In this multiple action of tort for personal injuries, property damage, and consequential damages, the defendant excepted to certain admissions and exclusions of evidence, as well as to various portions of the judge's charge, on the basis that the charge failed in properly apprising the jury of the law applicable to the case. We have reviewed the charge and, in our view, the jury were not properly instructed relative to the burden of proof, to the issues of negligence and due care, and to the status of the plaintiff, Herbert Thompson, in his car in which he was a passenger at the time of the accident. We thus must conclude that the charge did not constitute a statement of the law to the jury sufficient in the circumstances. Bell v. Dorchester Theatre Co. 308 Mass. 118 , 123-124. Sullivan v. Sullivan, 333 Mass. 512 , 514.
There was no error in the final decree ordering compensation paid to Mary Mahan for her injury on November 8, 1962. The claimant was struck by a bus in the bus parking area of the Ashmont Station of the Metropolitan Transit Authority (MTA) about 5:45 A.M., as she was walking, on a route she had used for twenty-three years, to the newsstand of the Union News Company, her place of employment on the station platform. Her required reporting time had been changed from 6 A.M. to 7 A.M. but, as was her habit, she continued to open the stand at 6 A.M. and "gave them an hour." The board could find that the claimant's employment began at 6 A.M. Arriving at about 5:45 A.M. was clearly reasonable and was in the course of employment. Murphy v. Miettinen, 317 Mass. 633 , 635-636. The contract between the MTA and the employer gave free admittance to such employees to the "rapid transit premises where they have duties to perform." The reviewing board's findings that the parking area where the claimant left the bus was contiguous to the area where her news booth stood and that she was proceeding directly to the booth were permitted and support the conclusion that the injury arose out of her employment. Sundine's Case, 218 Mass. 1 . Stacy's Case, 225 Mass. 174 , 176. Mannering's Case, 290 Mass. 517 , 519-520. It is not controlling that patrons of the MTA did not continue on the buses into the parking area, that there was at least one other safer, but less convenient, way to reach the booth, or that the public was barred from entering the station from the yard. The board was not obliged to conclude that the route was not available to employees or that the claimant had no right to use it. As the board noted, there was no evidence that she had ever been instructed or forbidden to proceed as she did. The decree is affirmed. Costs and expenses shall be allowed by the single justice.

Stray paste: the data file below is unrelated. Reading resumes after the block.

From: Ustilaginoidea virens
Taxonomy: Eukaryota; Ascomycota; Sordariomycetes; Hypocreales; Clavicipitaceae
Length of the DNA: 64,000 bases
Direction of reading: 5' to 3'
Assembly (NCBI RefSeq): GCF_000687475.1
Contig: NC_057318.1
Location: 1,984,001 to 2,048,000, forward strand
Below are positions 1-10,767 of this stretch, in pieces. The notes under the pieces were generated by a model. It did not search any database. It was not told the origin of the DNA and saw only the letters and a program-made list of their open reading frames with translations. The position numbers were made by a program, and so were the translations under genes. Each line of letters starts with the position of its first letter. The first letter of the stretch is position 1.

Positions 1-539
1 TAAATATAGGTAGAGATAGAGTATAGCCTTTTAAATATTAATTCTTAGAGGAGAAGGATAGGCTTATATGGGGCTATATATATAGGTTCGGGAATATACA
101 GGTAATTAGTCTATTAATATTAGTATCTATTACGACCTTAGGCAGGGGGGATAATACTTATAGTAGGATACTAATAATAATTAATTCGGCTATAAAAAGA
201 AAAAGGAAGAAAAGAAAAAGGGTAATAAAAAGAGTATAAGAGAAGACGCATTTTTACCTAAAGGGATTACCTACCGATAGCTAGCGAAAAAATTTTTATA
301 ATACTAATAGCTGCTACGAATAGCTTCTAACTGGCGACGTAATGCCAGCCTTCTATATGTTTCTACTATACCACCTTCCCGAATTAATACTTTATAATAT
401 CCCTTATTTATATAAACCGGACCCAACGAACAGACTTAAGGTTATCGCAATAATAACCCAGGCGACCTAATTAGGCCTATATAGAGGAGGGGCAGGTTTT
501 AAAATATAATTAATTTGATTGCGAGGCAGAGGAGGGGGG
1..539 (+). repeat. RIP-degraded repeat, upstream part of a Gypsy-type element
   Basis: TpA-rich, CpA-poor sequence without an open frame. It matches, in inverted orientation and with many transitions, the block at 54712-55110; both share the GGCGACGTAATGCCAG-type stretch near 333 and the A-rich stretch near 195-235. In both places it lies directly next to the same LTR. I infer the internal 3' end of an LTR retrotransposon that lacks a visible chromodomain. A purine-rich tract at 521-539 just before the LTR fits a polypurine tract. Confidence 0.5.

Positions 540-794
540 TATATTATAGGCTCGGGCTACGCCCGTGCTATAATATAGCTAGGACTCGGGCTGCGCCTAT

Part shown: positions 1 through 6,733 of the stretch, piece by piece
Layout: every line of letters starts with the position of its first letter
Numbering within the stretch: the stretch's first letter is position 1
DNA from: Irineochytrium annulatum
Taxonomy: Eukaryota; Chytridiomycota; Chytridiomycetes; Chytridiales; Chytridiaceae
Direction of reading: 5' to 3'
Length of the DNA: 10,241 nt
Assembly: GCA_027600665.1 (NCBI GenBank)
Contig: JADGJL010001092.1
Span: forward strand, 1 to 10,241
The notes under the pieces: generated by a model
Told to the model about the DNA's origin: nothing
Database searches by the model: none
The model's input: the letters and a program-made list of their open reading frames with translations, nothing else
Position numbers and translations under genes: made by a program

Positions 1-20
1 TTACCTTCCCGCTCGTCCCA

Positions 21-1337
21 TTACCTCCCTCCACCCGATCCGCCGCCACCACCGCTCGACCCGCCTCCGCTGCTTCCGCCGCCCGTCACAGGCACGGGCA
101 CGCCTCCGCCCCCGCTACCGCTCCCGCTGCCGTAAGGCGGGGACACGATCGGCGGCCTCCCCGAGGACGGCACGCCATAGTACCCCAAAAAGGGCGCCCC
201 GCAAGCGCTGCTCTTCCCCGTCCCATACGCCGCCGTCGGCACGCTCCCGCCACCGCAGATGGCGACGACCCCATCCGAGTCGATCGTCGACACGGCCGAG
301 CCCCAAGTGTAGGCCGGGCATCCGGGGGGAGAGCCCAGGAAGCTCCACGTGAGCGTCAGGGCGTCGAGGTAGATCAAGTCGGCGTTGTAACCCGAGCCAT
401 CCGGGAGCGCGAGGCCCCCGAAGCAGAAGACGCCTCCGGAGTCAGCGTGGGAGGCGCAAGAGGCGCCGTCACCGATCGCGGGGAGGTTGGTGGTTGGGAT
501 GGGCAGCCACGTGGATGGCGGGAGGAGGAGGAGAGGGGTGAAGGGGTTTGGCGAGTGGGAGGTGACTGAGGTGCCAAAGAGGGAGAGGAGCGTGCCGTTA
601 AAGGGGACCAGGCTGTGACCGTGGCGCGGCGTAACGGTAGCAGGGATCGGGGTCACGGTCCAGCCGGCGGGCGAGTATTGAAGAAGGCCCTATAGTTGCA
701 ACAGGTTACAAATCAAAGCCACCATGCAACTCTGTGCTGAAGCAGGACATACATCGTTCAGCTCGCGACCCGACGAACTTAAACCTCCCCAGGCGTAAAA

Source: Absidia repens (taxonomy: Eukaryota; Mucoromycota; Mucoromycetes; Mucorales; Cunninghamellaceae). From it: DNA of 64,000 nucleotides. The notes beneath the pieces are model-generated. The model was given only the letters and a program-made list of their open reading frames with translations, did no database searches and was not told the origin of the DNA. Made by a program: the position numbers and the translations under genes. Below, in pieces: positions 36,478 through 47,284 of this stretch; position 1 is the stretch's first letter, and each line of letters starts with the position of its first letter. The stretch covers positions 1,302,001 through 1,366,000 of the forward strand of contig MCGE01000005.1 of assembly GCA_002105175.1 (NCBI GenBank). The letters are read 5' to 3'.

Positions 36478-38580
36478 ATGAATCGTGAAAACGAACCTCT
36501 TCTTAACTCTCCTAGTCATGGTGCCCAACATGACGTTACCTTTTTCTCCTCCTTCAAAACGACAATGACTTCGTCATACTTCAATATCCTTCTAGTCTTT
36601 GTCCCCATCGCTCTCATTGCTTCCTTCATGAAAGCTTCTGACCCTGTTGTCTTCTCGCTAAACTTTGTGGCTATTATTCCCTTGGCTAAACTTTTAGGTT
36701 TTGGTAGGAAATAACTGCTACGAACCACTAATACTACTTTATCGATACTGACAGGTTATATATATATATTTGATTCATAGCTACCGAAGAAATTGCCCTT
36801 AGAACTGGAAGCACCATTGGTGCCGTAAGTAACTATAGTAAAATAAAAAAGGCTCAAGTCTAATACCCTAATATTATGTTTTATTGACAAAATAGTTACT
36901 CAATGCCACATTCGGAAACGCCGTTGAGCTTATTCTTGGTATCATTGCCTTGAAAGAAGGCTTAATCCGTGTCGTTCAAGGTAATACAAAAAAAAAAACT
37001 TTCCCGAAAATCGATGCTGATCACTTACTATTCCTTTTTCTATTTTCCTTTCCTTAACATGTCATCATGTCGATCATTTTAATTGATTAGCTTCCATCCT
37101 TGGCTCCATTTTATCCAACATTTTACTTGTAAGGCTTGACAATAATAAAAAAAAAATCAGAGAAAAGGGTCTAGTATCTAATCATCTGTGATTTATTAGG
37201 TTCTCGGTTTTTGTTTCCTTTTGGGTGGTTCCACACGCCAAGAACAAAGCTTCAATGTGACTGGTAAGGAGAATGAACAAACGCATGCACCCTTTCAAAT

The plaintiffs seek recovery for injuries sustained by them as guests in an automobile owned and operated by the defendant. The defendant drove his compact-type foreign car from a parking space adjacent to a restaurant known as Maguire's Lounge in Quincy, where he and the plaintiffs had attended a prenuptial party, onto a street where he
turned right and accelerated his car to approximately thirty miles an hour toward an intersecting street a hundred yards away. He was half facing toward, and conversing with, one of the plaintiffs to his right when the car headed for a pole. He was told to "Be careful" by the second plaintiff who was in a rear seat. He then swerved sharply, narrowly missing the pole, which brought the car beyond the center line of the intersecting street, at which point he turned "sharply back" to enter it, then sharply left. This caused his car to cross the center line of the intersecting street and sideswipe a truck stopped across and on its own side of the street about thirty-five feet in from the intersection. The plaintiffs have excepted to the allowance of a motion for a directed verdict for the defendant. There was no error for there was no showing of gross negligence. Altman v. Aronson, 231 Mass. 588 , 581, 592. The defendant's momentary inattention caused him to proceed too far into the intersection before making his turn. That he executed this turn badly could not be said to be more than ordinary negligence. See Castelli v. Padeni, 301 Mass. 603 , 604-605, and cases cited. Compare Dinardi v. Herook, 328 Mass. 572 , 573-575, and cases cited.